Date of Award


Degree Type


Degree Name



Mechanical, Automotive, and Materials Engineering

First Advisor

Sobiesiak, Andrzej


Combustion, Flame, Image Processing, Propagation, Stratification, Tulip Flame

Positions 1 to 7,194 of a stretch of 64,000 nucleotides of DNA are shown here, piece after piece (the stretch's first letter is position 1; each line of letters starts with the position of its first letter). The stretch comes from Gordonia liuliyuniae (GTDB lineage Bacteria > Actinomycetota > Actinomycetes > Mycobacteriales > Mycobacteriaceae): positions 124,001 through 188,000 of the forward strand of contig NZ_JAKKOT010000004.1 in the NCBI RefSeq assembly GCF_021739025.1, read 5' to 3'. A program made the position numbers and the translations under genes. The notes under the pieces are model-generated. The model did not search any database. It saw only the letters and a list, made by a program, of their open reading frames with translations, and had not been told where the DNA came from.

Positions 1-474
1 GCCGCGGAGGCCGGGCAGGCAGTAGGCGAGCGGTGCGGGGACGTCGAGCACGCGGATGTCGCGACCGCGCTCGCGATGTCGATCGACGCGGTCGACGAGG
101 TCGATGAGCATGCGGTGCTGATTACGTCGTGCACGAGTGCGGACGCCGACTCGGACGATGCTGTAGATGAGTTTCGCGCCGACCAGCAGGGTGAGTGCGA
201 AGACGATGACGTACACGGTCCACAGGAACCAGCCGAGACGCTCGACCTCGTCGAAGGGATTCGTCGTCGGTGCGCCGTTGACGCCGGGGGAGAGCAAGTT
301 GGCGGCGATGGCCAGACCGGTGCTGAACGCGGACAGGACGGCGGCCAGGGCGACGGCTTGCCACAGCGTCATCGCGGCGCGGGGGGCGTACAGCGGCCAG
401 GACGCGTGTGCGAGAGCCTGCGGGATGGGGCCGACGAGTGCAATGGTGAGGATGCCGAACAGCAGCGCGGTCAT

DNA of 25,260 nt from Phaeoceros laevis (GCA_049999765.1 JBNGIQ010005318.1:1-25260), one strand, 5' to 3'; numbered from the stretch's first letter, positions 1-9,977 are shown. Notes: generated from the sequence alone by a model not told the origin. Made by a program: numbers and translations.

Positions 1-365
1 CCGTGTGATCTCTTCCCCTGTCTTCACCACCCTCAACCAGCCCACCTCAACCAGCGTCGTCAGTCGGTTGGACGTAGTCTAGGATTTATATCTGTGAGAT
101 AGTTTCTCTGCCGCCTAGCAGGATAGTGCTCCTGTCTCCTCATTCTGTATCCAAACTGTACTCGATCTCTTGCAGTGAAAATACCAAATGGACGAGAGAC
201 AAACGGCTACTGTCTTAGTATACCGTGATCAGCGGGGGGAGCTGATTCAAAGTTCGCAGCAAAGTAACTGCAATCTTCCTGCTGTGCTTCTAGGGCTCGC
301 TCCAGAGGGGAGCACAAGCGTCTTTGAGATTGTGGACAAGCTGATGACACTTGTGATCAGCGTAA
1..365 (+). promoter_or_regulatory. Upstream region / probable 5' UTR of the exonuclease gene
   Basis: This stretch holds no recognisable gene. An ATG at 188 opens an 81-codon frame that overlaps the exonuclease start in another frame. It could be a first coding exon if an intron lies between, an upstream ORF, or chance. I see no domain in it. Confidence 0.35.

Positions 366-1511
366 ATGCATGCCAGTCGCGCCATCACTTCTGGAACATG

This work reports on an experimental investigation of a flame propagating through a propane-air mixture in a rectangular duct where the ignition end is kept shut. Flame propagation through a homogeneous charge with equivalence ratios 0.8, 0.9, 1.0 and 1.1 was investigated initially. The flames were tested with the exit end fully open and fully closed. In all the cases, propagation of the flame occurs through a series of acceleration and deceleration periods. This movement was termed the “Leap Frog” phenomenon. The flame develops a shape called the “tulip flame” at the first period and “flame inversions” during the subsequent periods. The formation of the tulip flame and inversions occur right after the acceleration period in a sequence, suggesting that the Leap Frog phenomenon is influenced by the Rayleigh–Tayler (R-T) instability. Flame images of the tulip flame occurrence are qualitatively similar to the interface evolution of two fluids during the R-T instability. The pressure variation at the ignition end of the duct correlates well with the tulip and inversion formations; with a peak pressure at the inversions and tulip flame formation positions. The pressure was filtered with a low pass filter of 25Hz. This frequency is less than the first harmonic of the longitudinal acoustic frequency of the duct, suggesting that acoustic pressure oscillations do not heavily influence the Leap Frog phenomenon. Next, the flame propagating through a stratified medium, was examined (initial equivalence at 1.1) for the open–exit end condition. Stratification was achieved by air and propane injections to the duct. Also, a mixture the same as the initial charge was injected to the propagating flame to identify effects of pure flow perturbation. Large quantities of air, fuel and mixture were injected when the flame front was within 200 mm from the injector. The flames extinguished at the first inversion for fuel injections of more than 34.6 mg, while the tulip flame position was unchanged. However, for air injections of more than 37 mg, the flames did not extinguish and the tulip flame position was displaced downstream. The flame behavior was similar to large air injections with mixture injections. However, a threshold mass of mixture could not be determined. The tulip flame was displaced when the flames were within 100 mm from the injector at the start of injection. When less than 34.6 mg of fuel and less than 37 mg of air were injected, the tulip flame was not displaced nor did the flames extinguish; but the position of the first inversion shows a good correlation with the injection timing. These experiments suggest that the flame propagation reverts to the “Leap Frog” phenomenon irrespective of extreme stratification and heavy perturbations, suggesting a single dominating factor influencing the formation of the tulip flame and inversions in all of these extreme conditions. It is postulated that the R-T instability is this factor.